Why We Write

During World War II, famous Hollywood director Frank Capra made a series of American propaganda movies entitled Why We Fight. This post addresses Why We Write, and more specifically, why I write here at the Archaeology in Tennessee blog. 

Be the truth known, I was created to work as a professional writer or journalist. My English teacher identified it without question during my freshman year in high school, but Gallatin Senior High School in Gallatin, Tennessee, pushed its students to concentrate their energies on science and mathematics so we could become technological warriors on the front lines of battle against the Soviet Union.  As a result of that, I was set on the road to a career in science, in my case American archaeology and environmental science.  Nonetheless, the impulse to write and write well was always within me, and it has helped me more than you might imagine throughout my scientific career. For example, when I joined the full-time scientific workforce in 1982, my employers quickly tagged me as the “guy in the office who can write really, really, really well and clean up the writing of our other employees.”  It put me in high demand, and companies were willing to pay big bucks for the guy who could do the science, write like Steinbeck, and edit like the people at Alfred A. Knopf.  Consequently, despite the science, the impulse to write has always found expression in my life in one way or another.

A friend of mine in North Carolina, Pastor John Pavlovitz, has a new post about writers and writing on his Christian faith blogI have reblogged it below for my readers because it is on target about my own impulse to write about archaeology and related matters on the Archaeology in Tennessee blog.  If you are interested in that at all, then hang on every word in John’s article.

Thank You for Bleeding: A Letter to Writers


John Pavlovitz

There’s something all writers know, something that those who don’t write will never truly understand:

To write, is to bleed.

The act of regularly opening yourself up in full view of an army of strangers is choosing to be exposed; to consent to have one’s unprotected innards trespassed upon and rooted through. This vulnerability comes at a great personal price, one that is never really ever repaid. The writer is always in the red.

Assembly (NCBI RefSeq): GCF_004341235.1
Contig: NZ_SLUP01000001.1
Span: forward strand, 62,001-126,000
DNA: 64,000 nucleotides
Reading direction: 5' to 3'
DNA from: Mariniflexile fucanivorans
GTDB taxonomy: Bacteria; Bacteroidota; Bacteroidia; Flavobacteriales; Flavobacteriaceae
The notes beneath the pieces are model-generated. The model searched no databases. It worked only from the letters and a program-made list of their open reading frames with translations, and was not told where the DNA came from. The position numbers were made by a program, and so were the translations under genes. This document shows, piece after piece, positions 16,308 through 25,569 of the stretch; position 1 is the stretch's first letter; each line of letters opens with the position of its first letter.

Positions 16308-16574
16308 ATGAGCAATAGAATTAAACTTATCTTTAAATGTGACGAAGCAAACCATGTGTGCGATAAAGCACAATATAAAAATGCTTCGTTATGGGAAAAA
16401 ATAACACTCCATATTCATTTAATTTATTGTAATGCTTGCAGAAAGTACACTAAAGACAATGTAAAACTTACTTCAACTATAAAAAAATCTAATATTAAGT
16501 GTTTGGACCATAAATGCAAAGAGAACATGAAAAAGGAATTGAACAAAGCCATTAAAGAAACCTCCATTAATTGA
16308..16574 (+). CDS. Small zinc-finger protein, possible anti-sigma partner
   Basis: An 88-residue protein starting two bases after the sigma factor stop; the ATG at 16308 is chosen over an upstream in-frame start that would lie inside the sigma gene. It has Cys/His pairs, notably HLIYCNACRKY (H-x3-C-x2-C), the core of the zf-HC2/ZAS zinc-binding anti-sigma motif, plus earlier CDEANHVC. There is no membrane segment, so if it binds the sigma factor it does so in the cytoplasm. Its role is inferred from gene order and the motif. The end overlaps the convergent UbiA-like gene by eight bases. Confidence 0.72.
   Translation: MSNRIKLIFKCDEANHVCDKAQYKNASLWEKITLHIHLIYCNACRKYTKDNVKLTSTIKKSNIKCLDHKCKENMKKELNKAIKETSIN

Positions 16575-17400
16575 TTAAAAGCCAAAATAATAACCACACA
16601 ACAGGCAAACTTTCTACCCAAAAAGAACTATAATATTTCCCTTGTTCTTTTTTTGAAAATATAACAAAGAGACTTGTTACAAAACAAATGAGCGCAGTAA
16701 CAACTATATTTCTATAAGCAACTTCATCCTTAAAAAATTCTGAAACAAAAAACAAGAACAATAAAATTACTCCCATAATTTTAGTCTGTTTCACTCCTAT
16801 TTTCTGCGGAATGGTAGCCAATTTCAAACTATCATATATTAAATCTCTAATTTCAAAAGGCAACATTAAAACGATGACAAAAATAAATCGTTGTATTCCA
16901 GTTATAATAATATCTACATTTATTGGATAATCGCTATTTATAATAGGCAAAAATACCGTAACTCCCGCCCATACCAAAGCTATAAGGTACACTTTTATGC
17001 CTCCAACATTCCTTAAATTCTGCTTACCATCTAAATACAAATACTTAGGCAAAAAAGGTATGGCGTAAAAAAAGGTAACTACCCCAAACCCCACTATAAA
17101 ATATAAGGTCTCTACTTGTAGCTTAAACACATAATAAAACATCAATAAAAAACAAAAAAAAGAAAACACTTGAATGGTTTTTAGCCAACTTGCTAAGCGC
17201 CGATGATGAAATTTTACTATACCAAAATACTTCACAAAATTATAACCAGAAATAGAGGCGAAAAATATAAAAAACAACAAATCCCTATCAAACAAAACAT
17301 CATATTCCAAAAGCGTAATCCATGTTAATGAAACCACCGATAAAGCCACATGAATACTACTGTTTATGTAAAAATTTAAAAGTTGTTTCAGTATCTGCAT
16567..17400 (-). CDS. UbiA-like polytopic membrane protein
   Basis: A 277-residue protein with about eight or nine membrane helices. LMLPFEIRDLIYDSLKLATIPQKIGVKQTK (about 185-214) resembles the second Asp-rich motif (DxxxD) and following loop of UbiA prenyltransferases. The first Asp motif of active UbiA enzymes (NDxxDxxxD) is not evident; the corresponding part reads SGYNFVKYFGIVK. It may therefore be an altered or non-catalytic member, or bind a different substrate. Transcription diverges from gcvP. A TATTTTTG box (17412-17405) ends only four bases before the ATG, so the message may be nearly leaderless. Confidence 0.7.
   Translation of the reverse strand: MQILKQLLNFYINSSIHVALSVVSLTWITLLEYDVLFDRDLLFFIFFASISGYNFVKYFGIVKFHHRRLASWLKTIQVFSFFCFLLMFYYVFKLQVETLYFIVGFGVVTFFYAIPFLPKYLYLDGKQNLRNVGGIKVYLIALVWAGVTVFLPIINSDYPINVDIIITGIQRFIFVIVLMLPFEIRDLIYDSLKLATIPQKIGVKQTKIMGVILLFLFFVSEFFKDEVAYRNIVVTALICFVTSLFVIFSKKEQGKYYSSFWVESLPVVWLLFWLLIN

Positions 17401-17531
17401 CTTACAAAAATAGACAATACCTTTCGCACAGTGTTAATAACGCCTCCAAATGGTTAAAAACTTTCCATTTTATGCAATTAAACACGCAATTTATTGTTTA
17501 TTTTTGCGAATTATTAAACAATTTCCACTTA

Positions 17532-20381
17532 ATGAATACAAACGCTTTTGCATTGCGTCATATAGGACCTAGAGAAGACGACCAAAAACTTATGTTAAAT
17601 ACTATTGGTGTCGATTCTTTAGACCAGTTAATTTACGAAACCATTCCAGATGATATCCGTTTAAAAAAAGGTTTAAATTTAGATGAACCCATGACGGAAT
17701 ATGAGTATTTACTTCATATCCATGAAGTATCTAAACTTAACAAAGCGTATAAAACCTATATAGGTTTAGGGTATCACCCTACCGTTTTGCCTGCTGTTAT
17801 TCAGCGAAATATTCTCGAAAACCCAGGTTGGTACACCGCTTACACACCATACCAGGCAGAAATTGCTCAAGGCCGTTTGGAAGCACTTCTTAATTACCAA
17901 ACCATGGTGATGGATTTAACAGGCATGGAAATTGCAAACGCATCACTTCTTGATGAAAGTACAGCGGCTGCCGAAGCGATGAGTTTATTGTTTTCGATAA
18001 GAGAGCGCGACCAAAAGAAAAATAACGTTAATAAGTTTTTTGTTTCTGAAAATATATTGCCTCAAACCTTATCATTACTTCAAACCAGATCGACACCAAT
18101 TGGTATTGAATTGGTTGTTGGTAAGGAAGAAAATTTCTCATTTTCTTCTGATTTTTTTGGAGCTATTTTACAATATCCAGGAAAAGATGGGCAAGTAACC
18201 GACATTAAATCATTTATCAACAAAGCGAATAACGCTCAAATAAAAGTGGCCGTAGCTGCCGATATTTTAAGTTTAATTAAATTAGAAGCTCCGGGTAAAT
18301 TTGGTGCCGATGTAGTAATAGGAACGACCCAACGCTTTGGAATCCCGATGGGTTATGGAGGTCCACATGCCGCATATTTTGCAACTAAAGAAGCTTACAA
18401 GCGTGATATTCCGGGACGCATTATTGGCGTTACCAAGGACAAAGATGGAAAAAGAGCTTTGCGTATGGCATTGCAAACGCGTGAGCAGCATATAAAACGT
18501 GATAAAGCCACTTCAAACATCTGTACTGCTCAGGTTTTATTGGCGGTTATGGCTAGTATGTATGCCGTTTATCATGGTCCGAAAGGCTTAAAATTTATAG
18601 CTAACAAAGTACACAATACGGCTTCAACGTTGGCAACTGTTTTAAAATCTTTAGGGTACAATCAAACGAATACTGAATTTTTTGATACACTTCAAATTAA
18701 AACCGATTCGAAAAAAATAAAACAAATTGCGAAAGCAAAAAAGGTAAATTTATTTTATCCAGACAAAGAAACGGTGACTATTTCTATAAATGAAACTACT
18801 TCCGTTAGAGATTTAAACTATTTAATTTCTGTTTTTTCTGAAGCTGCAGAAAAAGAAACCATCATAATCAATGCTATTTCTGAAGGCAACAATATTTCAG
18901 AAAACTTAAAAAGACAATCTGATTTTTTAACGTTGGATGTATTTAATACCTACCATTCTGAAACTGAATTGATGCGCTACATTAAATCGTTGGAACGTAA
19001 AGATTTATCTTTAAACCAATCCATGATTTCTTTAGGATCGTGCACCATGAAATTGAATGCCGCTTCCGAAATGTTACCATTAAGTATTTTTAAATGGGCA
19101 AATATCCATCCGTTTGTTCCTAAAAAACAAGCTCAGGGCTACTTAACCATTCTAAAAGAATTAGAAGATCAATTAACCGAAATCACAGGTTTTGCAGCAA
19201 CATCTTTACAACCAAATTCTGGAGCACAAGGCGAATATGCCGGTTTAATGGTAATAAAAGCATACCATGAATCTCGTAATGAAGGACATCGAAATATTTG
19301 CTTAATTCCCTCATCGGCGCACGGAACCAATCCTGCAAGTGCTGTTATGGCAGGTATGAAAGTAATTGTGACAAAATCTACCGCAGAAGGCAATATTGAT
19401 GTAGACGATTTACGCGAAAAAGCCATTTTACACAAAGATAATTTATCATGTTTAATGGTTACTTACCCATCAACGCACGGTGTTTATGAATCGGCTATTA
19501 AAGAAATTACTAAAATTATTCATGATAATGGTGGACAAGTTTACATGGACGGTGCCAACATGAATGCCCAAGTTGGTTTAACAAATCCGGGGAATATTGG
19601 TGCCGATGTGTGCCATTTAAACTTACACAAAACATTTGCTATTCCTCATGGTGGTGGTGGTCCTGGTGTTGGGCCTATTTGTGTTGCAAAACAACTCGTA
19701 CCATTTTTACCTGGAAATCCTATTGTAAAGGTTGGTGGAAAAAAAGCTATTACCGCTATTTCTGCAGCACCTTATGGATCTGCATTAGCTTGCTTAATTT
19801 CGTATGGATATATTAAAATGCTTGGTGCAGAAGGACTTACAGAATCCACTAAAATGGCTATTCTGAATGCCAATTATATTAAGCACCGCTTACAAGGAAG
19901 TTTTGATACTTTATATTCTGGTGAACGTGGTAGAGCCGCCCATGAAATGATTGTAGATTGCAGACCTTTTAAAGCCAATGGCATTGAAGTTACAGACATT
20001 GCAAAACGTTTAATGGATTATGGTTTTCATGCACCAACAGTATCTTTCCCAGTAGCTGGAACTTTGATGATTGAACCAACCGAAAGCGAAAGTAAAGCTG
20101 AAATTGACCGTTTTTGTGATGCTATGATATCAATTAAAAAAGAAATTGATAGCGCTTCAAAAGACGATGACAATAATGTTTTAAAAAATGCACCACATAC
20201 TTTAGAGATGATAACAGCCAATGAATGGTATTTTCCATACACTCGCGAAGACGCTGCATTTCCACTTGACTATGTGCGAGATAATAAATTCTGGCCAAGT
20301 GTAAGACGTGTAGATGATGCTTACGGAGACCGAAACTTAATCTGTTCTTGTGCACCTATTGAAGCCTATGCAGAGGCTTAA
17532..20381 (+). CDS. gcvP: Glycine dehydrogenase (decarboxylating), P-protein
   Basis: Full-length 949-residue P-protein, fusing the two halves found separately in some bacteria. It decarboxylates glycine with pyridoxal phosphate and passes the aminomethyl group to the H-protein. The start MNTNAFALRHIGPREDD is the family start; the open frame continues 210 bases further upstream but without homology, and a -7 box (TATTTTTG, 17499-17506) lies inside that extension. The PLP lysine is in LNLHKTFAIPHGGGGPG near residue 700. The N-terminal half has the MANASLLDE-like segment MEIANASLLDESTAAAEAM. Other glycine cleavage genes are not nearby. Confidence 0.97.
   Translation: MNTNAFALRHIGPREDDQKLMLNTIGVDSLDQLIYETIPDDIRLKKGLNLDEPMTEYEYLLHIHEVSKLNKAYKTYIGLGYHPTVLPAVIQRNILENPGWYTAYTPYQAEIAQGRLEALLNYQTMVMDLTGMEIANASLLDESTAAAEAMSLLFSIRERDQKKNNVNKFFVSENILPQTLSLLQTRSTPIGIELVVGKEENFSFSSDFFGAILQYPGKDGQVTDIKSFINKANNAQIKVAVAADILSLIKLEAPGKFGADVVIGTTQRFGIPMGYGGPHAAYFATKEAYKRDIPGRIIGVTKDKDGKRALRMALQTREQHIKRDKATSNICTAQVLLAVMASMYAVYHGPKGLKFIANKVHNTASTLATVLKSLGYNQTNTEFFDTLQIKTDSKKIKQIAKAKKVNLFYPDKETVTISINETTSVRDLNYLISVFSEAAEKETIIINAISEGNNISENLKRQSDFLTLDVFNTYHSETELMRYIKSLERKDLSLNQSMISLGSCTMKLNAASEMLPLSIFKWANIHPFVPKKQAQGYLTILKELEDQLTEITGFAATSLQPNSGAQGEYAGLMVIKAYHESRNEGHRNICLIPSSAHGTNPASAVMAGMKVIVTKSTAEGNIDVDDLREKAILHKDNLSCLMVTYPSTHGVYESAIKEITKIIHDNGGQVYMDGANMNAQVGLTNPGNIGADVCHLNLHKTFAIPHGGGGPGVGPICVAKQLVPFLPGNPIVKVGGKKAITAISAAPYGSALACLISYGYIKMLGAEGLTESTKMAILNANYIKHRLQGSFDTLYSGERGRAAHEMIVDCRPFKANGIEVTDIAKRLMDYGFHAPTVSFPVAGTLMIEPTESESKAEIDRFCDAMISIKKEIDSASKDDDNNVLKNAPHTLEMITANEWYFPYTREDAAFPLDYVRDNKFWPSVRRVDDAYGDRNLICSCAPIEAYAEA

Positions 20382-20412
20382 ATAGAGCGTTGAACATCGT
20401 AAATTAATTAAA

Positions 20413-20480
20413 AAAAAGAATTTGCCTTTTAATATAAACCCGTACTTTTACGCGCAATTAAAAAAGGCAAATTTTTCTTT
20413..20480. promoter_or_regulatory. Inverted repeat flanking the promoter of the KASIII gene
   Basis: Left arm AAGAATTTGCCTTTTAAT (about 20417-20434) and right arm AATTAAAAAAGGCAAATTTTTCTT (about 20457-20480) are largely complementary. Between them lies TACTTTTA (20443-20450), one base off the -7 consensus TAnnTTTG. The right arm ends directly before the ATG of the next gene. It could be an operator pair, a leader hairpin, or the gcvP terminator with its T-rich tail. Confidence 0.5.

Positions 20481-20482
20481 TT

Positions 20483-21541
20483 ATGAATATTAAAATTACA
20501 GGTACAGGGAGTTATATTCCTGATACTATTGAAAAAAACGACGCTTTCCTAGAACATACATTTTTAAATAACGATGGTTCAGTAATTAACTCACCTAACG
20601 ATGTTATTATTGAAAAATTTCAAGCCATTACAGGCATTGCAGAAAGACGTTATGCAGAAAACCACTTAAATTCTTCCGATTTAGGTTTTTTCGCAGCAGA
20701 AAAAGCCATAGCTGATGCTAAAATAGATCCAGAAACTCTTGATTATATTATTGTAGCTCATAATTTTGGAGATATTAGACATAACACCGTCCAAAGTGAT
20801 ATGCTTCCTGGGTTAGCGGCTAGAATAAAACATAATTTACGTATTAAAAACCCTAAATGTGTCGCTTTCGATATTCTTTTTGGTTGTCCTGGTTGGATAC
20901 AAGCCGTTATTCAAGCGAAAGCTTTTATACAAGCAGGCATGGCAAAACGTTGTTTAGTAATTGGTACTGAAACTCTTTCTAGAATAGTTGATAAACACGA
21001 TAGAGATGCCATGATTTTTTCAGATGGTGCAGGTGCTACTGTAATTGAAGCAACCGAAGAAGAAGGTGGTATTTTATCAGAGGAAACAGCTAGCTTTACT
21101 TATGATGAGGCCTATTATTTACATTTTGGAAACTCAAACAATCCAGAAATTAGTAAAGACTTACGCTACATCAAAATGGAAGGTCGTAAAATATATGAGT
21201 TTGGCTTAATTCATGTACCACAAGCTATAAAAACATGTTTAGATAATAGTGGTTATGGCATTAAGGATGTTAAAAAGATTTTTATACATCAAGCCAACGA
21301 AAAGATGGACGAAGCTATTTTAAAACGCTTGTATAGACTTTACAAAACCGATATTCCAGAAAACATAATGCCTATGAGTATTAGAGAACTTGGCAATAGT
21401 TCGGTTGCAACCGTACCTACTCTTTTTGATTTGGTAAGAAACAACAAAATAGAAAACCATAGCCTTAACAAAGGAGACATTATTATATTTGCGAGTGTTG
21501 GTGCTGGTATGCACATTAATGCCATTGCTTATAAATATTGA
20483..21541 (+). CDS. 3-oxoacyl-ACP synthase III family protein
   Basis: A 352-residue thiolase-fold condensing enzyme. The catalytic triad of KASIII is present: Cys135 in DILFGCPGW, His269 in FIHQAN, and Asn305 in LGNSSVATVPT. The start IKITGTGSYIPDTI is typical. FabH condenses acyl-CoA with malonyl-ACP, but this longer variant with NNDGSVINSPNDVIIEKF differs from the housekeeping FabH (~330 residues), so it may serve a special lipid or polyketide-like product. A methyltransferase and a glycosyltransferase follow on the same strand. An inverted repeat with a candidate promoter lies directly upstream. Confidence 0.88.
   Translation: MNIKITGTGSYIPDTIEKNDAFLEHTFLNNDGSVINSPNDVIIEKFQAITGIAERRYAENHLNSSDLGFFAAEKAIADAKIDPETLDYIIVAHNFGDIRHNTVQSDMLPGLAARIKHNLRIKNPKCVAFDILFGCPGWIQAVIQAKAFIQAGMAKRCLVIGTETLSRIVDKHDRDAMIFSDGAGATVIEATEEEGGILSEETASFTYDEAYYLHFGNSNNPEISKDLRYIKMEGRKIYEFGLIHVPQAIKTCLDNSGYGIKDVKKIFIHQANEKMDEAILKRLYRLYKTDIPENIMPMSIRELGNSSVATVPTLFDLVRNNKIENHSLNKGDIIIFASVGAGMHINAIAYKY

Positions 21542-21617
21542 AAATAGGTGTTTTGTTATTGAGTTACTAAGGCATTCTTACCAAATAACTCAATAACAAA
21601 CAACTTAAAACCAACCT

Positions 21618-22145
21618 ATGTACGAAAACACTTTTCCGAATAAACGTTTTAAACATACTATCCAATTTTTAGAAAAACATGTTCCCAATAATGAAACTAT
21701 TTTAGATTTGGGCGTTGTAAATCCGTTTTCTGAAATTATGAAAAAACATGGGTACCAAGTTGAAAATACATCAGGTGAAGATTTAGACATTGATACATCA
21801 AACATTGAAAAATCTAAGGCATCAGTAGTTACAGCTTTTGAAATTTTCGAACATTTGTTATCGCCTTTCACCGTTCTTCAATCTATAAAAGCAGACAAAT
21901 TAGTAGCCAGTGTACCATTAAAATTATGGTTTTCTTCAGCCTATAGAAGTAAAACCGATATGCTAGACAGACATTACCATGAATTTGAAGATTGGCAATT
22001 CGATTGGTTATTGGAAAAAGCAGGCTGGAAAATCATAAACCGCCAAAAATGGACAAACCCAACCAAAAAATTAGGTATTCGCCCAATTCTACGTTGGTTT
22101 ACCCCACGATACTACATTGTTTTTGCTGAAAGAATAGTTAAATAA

Though the discipline of writing is one that usually begins in solitude, its evolution is quite the opposite. In the quiet places one bravely breaks open the contents of his or her heart and chooses to share them publicly, not knowing the reception they will receive after they leave the safety of secret. Once outside of the protected confines of one’s head, their every syllable is scrutinized and dissected, parsed and poured over.

Most writers tend to be a confounding collection of paradoxes, having enough vanity to believe their words are worth reading, yet wildly insecure in the offering. They fiercely covet silence but find intoxication in the crowd’s embrace. They are at once bodily prophetic and startlingly fragile. They are hopelessly compelled to create, while fully terrified in the process.

Writing itself is a delicate, volatile mix of sweat and magic. At times the creative process is arduous work and at other times it is an effortless dance. Some days the words are hard-won in bloody battle and others they are easily received, gift-wrapped from the heavens.

Yet no matter how many times they craft something beautiful or meaningful or valuable, most writers live with the ever-present fear that this will be the last time it ever happens. They spend their days feeling like an unworthy lover, certain that their beloved Muse will leave them at any moment, never to return. To write, is to hope the best words are still within you, but to feel without a doubt that they have surely passed.

The writer’s medium is a palette of simple words and yet these words are not come by simply. In every waking moment (and often in dreams and in nightmares), the creative soul searches incessantly for language to speak of things and ideas and feelings where words largely fail all of us. And yet with that deck stacked well against them, the writer continues to flail and fret and wrestle, hoping at the end of it all to have something worthy of the fight; something to say that is worth hearing.

My heroes have always been the poets, the ones who find the rhyme and the song in this life. They take the massive, grand, unwieldy things of the world and make them small enough to hold in one’s hand, and yet they unearth in the most intimate, ordinary moments, treasures of stunning grandeur to be revered.

Most writers don’t write because they must have something to say, but because they have something that they must say. To be silent would be to be disobedient. It is not a choice made, but a burden carried, a calling embraced.

To those who write and create, those who labor in the scalding, urgent crucible of the heart and who dare to speak so that others may hear more clearly, thank you.

Thank you for every new battle you fight with a blank page or an empty screen.

Thank you for risking criticism and condemnation and misunderstanding and attack.

Thank you for overcoming the voices from within and without that tell you to stop.

Thank you for the way you narrate the days we walk through so that we are more attentive or grateful or present in them.

Thank you for bringing clarity, for mending wounds, for lighting dark places, for inciting laughter, for inviting justice.

Thank you for sitting in the secret again, and for once more baring yourself so that others might see themselves more fully.

Most of all, thank you for bleeding.

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